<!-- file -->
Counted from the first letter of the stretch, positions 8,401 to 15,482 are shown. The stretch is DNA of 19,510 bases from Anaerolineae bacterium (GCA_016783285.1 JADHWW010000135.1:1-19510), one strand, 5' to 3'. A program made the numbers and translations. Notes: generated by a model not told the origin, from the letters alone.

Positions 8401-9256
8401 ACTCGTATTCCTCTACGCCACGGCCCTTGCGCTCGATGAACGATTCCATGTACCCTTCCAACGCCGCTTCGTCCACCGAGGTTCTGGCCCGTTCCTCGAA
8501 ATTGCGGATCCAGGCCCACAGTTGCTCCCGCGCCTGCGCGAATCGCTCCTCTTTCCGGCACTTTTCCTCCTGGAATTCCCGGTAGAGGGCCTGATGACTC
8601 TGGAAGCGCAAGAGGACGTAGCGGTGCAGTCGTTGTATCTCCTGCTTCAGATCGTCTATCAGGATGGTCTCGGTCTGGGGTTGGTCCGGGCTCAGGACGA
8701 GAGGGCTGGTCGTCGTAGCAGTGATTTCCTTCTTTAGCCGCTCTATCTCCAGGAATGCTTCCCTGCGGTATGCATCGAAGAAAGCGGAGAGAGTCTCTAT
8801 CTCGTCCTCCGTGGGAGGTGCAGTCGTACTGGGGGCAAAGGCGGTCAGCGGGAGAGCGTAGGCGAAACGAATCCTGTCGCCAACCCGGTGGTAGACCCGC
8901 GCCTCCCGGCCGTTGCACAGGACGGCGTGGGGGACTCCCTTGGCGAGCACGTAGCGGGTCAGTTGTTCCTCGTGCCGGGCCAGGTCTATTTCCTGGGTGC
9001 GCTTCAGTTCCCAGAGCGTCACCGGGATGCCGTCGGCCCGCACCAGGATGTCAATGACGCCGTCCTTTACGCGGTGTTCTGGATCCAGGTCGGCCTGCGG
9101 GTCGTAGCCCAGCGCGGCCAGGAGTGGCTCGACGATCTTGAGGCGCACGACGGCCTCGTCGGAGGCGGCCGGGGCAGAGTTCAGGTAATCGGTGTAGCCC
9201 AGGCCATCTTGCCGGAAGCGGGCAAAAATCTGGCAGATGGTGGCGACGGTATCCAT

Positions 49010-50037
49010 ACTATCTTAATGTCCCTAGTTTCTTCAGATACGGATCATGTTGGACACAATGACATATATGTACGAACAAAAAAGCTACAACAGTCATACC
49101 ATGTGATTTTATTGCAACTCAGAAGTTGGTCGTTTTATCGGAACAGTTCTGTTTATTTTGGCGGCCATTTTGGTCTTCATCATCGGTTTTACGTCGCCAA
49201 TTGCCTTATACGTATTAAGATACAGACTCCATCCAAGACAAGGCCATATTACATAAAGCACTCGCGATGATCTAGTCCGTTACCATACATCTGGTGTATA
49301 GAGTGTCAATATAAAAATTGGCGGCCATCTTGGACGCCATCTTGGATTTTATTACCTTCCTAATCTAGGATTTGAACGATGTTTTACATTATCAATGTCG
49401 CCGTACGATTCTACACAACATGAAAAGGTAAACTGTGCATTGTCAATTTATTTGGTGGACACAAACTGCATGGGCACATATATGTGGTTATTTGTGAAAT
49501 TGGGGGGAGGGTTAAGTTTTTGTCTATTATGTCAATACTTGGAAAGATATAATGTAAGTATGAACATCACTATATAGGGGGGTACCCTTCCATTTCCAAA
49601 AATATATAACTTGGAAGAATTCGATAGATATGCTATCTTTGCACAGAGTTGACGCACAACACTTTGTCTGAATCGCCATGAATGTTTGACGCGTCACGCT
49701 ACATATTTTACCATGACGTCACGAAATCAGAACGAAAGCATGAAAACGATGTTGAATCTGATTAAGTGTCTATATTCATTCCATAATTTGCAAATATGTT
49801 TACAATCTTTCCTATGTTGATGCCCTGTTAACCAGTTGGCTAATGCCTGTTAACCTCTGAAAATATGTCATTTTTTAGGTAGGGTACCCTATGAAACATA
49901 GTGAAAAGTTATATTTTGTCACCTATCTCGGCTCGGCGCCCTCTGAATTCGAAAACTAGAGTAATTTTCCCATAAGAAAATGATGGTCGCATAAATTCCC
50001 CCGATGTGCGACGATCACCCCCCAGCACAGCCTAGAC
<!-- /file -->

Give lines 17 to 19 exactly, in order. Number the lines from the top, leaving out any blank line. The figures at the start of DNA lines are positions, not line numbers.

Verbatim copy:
49401 CCGTACGATTCTACACAACATGAAAAGGTAAACTGTGCATTGTCAATTTATTTGGTGGACACAAACTGCATGGGCACATATATGTGGTTATTTGTGAAAT
49501 TGGGGGGAGGGTTAAGTTTTTGTCTATTATGTCAATACTTGGAAAGATATAATGTAAGTATGAACATCACTATATAGGGGGGTACCCTTCCATTTCCAAA
49601 AATATATAACTTGGAAGAATTCGATAGATATGCTATCTTTGCACAGAGTTGACGCACAACACTTTGTCTGAATCGCCATGAATGTTTGACGCGTCACGCT